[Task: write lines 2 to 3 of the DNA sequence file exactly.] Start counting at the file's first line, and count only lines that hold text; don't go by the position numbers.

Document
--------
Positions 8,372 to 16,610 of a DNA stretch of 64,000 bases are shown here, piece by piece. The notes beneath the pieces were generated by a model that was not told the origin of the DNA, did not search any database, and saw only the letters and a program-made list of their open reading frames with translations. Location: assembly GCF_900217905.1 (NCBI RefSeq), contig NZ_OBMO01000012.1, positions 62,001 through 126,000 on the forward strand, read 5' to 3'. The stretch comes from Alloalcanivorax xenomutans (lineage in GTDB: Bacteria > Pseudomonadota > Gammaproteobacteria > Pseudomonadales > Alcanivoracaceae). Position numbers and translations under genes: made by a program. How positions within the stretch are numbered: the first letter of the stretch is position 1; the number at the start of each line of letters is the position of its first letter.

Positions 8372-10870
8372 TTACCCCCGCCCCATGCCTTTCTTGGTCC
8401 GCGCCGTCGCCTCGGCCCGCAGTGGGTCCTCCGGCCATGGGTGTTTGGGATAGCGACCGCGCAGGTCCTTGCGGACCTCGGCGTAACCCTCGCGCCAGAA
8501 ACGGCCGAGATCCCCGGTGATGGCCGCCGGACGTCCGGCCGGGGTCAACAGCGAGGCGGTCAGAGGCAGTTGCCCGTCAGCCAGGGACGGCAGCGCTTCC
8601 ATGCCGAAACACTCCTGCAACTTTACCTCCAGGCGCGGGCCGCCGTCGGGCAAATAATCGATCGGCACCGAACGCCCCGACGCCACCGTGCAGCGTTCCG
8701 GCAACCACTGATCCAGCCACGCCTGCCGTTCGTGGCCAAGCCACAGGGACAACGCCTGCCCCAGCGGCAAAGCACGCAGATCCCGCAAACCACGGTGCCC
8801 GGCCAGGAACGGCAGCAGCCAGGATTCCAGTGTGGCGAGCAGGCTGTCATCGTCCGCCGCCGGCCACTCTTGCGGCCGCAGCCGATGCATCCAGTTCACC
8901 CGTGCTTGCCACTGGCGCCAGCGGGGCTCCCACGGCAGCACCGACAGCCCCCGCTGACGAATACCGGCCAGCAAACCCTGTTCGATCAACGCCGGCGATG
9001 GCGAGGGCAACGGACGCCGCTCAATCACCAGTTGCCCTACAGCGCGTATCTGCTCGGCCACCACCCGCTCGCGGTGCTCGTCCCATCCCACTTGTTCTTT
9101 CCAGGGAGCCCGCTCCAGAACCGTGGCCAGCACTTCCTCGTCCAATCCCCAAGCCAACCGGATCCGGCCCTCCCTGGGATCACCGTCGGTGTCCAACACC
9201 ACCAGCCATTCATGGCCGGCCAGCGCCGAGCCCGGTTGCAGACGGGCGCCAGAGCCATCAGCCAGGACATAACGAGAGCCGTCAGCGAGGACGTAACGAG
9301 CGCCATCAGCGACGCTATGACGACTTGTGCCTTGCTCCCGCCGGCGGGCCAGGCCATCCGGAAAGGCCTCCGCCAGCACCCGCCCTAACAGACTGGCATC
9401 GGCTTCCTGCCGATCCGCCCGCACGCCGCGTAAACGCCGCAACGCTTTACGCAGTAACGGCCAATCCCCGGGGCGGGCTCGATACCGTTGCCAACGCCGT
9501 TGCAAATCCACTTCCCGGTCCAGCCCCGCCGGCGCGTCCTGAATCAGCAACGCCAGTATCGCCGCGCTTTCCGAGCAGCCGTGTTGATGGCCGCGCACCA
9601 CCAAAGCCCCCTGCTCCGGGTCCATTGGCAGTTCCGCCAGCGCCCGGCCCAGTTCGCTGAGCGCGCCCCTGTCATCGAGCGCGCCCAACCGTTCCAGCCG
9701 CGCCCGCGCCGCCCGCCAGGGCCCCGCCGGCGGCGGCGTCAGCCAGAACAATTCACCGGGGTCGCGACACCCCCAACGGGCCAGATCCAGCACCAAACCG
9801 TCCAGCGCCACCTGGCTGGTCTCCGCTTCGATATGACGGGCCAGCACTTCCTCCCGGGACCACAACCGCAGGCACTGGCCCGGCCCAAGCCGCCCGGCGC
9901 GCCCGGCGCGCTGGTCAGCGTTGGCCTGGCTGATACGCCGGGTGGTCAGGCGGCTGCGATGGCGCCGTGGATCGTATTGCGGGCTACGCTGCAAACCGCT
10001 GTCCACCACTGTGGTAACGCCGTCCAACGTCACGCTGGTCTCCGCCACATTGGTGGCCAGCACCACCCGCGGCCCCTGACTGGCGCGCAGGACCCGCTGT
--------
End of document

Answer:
Positions 8372-10870
8372 TTACCCCCGCCCCATGCCTTTCTTGGTCC